expiring domains to snap up domains they think might be valuable either as
domains, or to hold for ransom).

If you would like to transfer your domain from another registrar to SWCP, just
let us know (email help@swcp.com). The transfer costs $20, and extends the
current registration period by one year. If you aren’t sure where your
domain is registered, you can check at our domain tracking web page here:

Log in with your SWCP username and password. We list all of the domains we
provide any services for. If the Expiration Date of a domain is listed as
“UNKNOWN”, that means the domain is registered with another registrar. If the
Expiration Date is shown, that means the domain is already with SWCP/OpenSRS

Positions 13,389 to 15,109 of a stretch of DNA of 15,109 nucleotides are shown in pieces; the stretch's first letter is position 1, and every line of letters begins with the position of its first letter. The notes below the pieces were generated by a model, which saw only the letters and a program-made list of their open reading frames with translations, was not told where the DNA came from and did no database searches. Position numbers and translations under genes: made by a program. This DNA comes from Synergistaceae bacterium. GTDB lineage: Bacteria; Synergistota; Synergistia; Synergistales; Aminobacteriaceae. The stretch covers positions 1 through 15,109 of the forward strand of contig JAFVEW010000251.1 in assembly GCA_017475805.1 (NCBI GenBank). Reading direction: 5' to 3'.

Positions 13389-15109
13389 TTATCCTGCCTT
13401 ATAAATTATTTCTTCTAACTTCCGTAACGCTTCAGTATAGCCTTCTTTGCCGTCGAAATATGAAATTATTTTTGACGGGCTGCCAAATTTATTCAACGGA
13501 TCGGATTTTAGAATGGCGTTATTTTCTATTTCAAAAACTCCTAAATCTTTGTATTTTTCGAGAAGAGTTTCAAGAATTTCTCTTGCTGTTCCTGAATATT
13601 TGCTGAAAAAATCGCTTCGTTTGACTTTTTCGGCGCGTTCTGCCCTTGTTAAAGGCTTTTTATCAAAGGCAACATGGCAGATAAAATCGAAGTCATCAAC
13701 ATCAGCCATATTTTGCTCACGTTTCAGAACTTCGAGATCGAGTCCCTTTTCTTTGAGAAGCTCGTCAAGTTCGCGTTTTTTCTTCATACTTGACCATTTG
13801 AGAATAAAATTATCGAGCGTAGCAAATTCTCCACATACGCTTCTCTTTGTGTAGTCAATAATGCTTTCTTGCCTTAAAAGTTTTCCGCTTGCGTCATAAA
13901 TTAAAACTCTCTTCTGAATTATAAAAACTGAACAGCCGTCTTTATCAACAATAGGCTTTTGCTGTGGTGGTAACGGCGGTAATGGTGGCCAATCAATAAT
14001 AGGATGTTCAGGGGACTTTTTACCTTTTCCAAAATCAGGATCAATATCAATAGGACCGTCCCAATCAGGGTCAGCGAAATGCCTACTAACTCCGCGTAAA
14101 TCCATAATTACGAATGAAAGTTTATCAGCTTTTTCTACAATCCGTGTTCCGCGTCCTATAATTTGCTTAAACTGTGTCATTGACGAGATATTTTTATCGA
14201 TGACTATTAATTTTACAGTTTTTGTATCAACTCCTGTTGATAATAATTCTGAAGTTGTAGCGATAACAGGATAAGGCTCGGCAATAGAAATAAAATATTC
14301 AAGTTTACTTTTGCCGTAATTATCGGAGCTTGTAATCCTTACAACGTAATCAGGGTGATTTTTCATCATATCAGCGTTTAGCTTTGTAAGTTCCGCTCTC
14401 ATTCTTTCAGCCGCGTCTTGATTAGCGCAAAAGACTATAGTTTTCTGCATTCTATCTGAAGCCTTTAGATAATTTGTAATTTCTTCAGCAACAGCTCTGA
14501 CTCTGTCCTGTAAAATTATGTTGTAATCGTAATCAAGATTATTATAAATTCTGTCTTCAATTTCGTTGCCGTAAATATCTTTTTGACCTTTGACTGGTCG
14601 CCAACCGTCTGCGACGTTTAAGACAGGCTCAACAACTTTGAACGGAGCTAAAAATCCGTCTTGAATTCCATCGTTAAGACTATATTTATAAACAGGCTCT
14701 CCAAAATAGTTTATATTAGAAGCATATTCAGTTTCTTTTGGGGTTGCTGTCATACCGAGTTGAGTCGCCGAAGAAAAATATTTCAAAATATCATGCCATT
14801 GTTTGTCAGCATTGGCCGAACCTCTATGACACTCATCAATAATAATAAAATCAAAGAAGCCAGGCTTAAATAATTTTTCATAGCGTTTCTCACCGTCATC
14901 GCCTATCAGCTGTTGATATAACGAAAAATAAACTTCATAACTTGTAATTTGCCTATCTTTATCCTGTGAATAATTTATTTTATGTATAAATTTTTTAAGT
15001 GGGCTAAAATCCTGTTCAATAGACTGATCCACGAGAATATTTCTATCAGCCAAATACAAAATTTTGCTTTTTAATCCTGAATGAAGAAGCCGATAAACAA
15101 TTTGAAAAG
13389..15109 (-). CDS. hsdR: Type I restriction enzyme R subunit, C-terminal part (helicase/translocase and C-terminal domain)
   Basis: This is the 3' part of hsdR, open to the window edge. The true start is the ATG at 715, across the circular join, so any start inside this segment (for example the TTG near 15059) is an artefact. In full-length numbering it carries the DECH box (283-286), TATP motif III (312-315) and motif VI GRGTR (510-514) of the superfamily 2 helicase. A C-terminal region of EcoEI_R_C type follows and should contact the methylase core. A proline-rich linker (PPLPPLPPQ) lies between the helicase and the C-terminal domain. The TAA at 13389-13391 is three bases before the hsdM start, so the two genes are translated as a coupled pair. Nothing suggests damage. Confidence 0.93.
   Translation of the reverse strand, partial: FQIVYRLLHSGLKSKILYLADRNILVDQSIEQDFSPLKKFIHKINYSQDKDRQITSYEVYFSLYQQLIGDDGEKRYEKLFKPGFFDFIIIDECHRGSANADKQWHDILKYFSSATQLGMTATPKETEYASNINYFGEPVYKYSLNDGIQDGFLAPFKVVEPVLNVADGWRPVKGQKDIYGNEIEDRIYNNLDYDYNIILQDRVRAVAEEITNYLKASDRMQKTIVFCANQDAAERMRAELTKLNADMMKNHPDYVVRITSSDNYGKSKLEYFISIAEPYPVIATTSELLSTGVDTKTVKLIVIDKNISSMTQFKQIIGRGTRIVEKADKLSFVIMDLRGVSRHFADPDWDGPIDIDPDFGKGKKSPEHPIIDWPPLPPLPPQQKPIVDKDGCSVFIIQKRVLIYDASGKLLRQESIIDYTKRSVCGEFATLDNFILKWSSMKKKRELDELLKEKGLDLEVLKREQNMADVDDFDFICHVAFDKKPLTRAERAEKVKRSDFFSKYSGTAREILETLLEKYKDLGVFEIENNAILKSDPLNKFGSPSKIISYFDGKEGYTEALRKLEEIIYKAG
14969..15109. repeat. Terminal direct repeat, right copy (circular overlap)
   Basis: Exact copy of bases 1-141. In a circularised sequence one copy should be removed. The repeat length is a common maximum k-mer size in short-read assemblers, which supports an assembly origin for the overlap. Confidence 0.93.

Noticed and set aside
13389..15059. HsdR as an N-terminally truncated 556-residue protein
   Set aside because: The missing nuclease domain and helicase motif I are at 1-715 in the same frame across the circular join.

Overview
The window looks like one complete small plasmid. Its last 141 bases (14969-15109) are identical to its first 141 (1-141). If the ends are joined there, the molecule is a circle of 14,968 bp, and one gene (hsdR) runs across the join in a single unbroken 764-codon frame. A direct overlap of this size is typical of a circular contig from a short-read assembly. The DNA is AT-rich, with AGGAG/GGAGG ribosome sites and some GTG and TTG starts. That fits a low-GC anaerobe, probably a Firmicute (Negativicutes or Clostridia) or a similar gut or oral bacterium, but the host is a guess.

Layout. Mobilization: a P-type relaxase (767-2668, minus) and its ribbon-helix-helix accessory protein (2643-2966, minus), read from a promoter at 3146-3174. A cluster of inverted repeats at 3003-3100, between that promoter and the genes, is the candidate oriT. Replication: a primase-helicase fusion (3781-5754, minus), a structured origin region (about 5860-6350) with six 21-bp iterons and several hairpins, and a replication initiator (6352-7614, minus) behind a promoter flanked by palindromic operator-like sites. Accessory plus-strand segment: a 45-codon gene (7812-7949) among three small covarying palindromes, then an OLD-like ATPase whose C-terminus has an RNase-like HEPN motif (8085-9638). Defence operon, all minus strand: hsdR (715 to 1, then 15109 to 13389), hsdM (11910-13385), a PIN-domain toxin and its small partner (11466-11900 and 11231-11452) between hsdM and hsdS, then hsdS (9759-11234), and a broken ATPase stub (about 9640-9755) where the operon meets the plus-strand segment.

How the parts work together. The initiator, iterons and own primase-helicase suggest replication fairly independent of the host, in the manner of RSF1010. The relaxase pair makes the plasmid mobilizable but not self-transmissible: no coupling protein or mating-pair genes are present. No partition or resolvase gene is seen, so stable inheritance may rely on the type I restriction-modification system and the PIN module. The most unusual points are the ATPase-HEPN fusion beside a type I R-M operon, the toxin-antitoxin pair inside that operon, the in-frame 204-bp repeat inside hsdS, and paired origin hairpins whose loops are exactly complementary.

and is in our renewal tracking system.

Or feel free to ask us by email and we will check the status of your domains
an report back. We can also tell you who the current registrar is for each

Oh, one more benefit to using SWCP/OpenSRS as your registrar: Free WHOIS
Privacy. If you would like us to enable “WHOIS Privacy” on your domain, just
let us know. This removes your personal information from the public WHOIS
records, which can reduce the amount of spam you receive.

If you have any questions about any of this, please contact us by phone or

Mark Costlow

So why the concern? Imagine you are running for office, or running a business and someone bought yourname.xxx (fill in your name) and was able to post anything they wanted on it. Coming that with Photoshop and viola, you’ve got a bad combo for having your brand “hijacked”.

A neat feature found in the Kindle- sharing!

Sep 28

No, I don’t mean the ability for your Kindle to share its books with other Kindles.